The foregoing summary, as well as the following detailed description of certain embodiments of the present invention, will be better understood when read in conjunction with the appended drawings. To the extent that the figures illustrate diagrams of the functional blocks of various embodiments, the functional blocks are not necessarily indicative of the division between hardware circuitry. Thus, for example, one or more of the functional blocks (e.g., processors or memories) may be implemented in a single piece of hardware (e.g., a general purpose signal processor or random access memory, hard disk, or the like). Similarly, the programs may be stand alone programs, may be incorporated as subroutines in an operating system, may be functions in an installed software package, and the like. It should be understood that the various embodiments are not limited to the arrangements and instrumentality shown in the drawings.
The ultrasound system 100 includes transmitters 102 that drive the transducer elements 104 within the probe 106 to emit pulsed ultrasonic signals into a body. The transmitters 102 are located outside of the probe 106, such as within a housing (not shown) that encloses the internal components of the system 100. Beamformer 110 supplies information to the transmitters 102 such as steering information, for example, provided as steering signals. The steering information may be different across the array of transducer elements 104. The SAP controller 128 further communicates with the tx SAPs 124 and rx SAPs 126 to control the local steering direction of the individual sub-apertures (based upon the steering/focusing of the transmit and receive beams respectively).
The transmitted ultrasonic signals are back-scattered from structures in the body, like blood cells or muscular tissue, to produce echoes that return to the transducer elements 104. The returning echoes are converted by the transducer elements 104 back to electrical energy that is received by a plurality of receivers 108. The received signals are passed through the beamformer 110 that performs receive beamforming and outputs an RF signal. The RF signal then passes through an RF processor 112. Alternatively, the RF processor 112 may include a complex demodulator (not shown) that demodulates the RF signal to form IQ data pairs representative of the echo signals. The RF or IQ signal data may then be routed directly to an RF/IQ buffer 114 for temporary storage.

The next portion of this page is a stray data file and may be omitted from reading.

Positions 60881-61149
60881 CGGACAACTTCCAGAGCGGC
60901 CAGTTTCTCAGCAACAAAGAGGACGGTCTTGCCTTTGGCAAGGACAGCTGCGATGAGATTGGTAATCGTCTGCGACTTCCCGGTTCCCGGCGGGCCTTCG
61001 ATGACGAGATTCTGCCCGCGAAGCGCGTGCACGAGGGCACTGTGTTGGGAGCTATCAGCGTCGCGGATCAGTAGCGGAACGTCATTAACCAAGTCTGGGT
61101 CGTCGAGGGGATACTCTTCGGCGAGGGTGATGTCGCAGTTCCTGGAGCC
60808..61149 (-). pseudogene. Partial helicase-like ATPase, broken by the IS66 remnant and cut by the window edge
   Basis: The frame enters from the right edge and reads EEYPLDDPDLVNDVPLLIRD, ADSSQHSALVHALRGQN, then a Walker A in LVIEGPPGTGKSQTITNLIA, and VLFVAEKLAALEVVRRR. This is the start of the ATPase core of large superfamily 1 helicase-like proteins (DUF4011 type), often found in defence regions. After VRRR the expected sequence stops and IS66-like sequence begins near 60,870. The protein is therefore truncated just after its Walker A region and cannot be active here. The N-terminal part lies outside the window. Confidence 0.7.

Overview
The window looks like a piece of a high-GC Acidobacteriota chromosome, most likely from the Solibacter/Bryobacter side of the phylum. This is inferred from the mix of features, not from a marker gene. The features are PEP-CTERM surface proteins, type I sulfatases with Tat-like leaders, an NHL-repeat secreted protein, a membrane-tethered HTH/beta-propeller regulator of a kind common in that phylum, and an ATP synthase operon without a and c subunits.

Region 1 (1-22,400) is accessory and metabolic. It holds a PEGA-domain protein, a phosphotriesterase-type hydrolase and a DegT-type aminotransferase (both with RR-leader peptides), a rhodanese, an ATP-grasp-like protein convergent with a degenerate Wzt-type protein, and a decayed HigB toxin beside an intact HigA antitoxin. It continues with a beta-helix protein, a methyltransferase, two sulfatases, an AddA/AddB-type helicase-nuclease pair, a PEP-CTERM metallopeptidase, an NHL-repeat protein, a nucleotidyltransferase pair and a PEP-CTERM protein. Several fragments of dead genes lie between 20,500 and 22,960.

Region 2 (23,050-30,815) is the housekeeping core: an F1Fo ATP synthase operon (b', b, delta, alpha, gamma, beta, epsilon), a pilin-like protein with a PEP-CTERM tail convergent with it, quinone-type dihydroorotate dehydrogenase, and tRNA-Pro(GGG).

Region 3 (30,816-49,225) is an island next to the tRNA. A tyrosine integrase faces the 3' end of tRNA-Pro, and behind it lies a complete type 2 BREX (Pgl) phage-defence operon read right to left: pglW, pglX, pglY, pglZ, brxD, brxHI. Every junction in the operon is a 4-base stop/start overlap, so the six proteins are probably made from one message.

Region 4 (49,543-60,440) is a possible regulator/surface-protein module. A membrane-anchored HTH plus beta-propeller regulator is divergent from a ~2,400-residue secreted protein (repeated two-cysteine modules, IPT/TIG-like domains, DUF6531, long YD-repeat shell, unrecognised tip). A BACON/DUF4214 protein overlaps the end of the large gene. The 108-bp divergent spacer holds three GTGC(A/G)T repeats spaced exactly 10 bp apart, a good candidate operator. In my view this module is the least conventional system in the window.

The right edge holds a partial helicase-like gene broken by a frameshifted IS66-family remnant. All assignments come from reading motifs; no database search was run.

A user input 120, which may be configured as a user interface having a keyboard, mouse, trackball, control buttons, etc., may be used to control operation of the ultrasound system 100, including, to control the input of patient data, scan parameters, to select or identify a focal point or region of interest, and the like, and may also include using voice commands provided via a microphone 144. Other various embodiments may include a set of user controls that may be configured for controlling the ultrasound system 100 and may be provided, for example, as part of a touch screen or panel, and/or as manual inputs, such as user operable switches, buttons, and the like. The set of user controls may be manually operable or voice operated.
The ultrasound system 100 also includes the processor 116 (e.g., a processor module) to process the acquired ultrasound information (i.e., RF signal data or IQ data pairs) and prepare frames or volumes of ultrasound information for display on display 118. The display 118 has a known resolution that may be defined in terms of pixels or other known parameter. The processor 116 is adapted to perform one or more processing operations according to a plurality of selectable ultrasound modalities on the acquired ultrasound information. Acquired ultrasound information may be processed in real-time during a scanning session as the echo signals are received.
It should be understood that the functionality discussed with respect to the system 100 is not limited to any ultrasound system type. For example, the system 100 may be housed within a cart-based system or may be implemented in a smaller, portable system as discussed in
The ultrasonic data may be sent to an external device 138 via a wired or wireless network 140 (or direct connection, for example, via a serial or parallel cable or USB port). In some embodiments, external device 138 may be a computer or a workstation having a display. Alternatively, external device 138 may be a separate external display or a printer capable of receiving image data from the hand carried ultrasound system 130 and of displaying or printing images that may have greater resolution than the integrated display 136.
As another example, the ultrasound system 130 may be a 3D capable pocket-sized ultrasound system. By way of example, the pocket-sized ultrasound system may be approximately 2 inches wide, approximately 4 inches in length, and approximately 0.5 inches in depth and weigh less than 3 ounces. The pocket-sized ultrasound system may include a display, a user interface (i.e., keyboard) and an input/output (I/O) port for connection to the probe (all not shown). It should be noted that the various embodiments may be implemented in connection with a miniaturized ultrasound system having different dimensions, weights, and power consumption.
During transmission of an ultrasound pulse, eight channels associated with eight receive sub-apertures 182-194 drive the transducer elements 104 within the transmit sub-aperture 180. As discussed below, each of the transducer elements 104 may be connected to any of the eight channels and is not limited by the configuration of the receive sub-apertures 182-194.